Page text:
About Our School » Archbishop Ryan High School for Girls (1966-1989)

Archbishop Ryan High School for Girls (1966-1989)

In 1966 Archbishop Ryan High School for Girls opened its doors to students from 11 neighboring parishes.  Initially, the school housed only 2 grades (9th and 10th) but in the next 2 years, the building was filled with 4 classes. The first graduating class was the class of 1969 graduating 364 young women.  The first full four-year class, with 432 graduates, was the class of 1970.

The first faculty comprised of lay teachers and religious women from 5 different religious communities.  Reverend Edmund Wesolowski, a diocesan priest, was the founding principal. 

The school colors were purple and gold and the Ragdoll was the school mascot.

Academically, there were 9 subject areas with most departments offering elective courses.  Home Economics was the only department that did not survive the merger and was disbanded in 1989. 

Two key social activities were the Proms.  The Junior Prom was held in the school gym, which was transformed into a student selected theme and decorated by members of the junior class. The Senior Prom was held at an outside facility.  A highlight of the fall was the annual Halloween Dance where faculty and students came costumed for a night of fun and games.

A variety of extracurricular clubs and activities to get the students involved in their school and their community were available The clubs ranged from the Equestrian Club to Community Service Corps, to the Sewing Club, and many others. 

In 1966, our sports program consisted of 8 interscholastic sports.  Just prior to the merger, 2 additional sports became part of the girls’ athletic program.  Intramural basketball allowed students who did not make the varsity team to participate in competition against other classes.  School spirit was observable at all extracurricular events with the gym and auditorium overflowing and buses to away games filled to capacity.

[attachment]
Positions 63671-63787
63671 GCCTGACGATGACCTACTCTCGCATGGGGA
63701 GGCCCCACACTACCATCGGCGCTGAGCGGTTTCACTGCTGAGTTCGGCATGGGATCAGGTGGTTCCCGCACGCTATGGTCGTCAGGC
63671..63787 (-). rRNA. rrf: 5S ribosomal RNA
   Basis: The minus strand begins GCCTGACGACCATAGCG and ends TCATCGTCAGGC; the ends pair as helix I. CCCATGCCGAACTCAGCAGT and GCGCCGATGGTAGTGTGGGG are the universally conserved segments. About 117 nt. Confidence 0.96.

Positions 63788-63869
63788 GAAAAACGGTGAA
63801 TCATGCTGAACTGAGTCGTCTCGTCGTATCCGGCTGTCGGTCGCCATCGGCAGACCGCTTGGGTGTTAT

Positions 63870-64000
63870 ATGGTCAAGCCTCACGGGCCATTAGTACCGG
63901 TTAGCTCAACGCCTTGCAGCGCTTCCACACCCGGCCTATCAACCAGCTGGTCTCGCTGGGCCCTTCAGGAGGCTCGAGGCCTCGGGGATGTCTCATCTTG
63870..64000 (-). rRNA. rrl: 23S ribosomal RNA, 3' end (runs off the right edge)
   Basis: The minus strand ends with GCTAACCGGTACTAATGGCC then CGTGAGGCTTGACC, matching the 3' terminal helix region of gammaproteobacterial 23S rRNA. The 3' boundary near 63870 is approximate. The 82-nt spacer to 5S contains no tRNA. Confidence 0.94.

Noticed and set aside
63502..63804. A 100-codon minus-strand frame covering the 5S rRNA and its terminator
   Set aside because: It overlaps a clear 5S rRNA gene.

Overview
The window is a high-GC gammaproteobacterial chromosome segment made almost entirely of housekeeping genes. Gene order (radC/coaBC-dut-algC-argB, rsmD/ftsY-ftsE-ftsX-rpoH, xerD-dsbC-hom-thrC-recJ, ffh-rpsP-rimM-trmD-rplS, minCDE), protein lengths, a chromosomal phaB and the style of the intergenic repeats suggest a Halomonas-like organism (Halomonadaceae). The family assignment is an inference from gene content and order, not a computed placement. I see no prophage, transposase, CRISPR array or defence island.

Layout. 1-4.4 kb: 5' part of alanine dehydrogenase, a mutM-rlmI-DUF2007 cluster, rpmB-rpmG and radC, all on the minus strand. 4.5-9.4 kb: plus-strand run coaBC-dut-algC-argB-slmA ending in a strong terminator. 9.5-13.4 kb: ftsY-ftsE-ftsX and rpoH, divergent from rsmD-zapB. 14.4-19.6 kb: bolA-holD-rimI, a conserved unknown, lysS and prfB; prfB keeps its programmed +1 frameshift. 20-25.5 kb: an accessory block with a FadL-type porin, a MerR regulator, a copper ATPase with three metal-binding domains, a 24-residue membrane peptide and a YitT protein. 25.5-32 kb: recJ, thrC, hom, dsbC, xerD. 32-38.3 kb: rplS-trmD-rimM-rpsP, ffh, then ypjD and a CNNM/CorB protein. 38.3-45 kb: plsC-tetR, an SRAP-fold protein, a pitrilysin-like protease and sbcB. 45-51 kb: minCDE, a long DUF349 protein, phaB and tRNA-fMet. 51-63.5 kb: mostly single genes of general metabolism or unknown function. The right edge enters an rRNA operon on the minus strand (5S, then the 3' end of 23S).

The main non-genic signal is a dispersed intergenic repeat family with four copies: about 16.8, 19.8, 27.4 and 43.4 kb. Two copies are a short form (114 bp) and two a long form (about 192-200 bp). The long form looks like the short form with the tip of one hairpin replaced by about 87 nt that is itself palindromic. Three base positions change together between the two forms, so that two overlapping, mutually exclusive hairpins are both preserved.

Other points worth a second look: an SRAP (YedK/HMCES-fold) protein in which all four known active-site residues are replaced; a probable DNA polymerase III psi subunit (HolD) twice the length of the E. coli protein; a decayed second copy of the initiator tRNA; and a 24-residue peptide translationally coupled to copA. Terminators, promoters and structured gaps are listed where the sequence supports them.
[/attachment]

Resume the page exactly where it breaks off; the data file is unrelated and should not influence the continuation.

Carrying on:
The biggest event of the school year started out as a “Spirit Day” and evolved into “Spirit Week”. Spirit Week began with Intramural basketball games.  At week’s end students presented a parody skit and the week culminated in a faculty-student basketball game.

Spiritually, liturgical and para-liturgical services were offered including Masses, May Procession, Retreats, 40 Hours, Liturgical Dances, Share-a-Prayer club, and Sacristy Aides.

Each year in January during Catholic Schools Week a luncheon was organized with students, faculty, and staff shared their favorite ethnic foods. 

The involvement and interaction of faculty and students in school activities cultivated a caring bond and close knit rapport.  To this day, the Ryan Girls Alumnae ’69 to ’89 fondly remember their school as a vibrant and spirited community where leadership opportunities flourished, academic courses challenged, spiritual activities enriched, and extracurricular activities invited them to grow and develop into the best young Christian women they could be.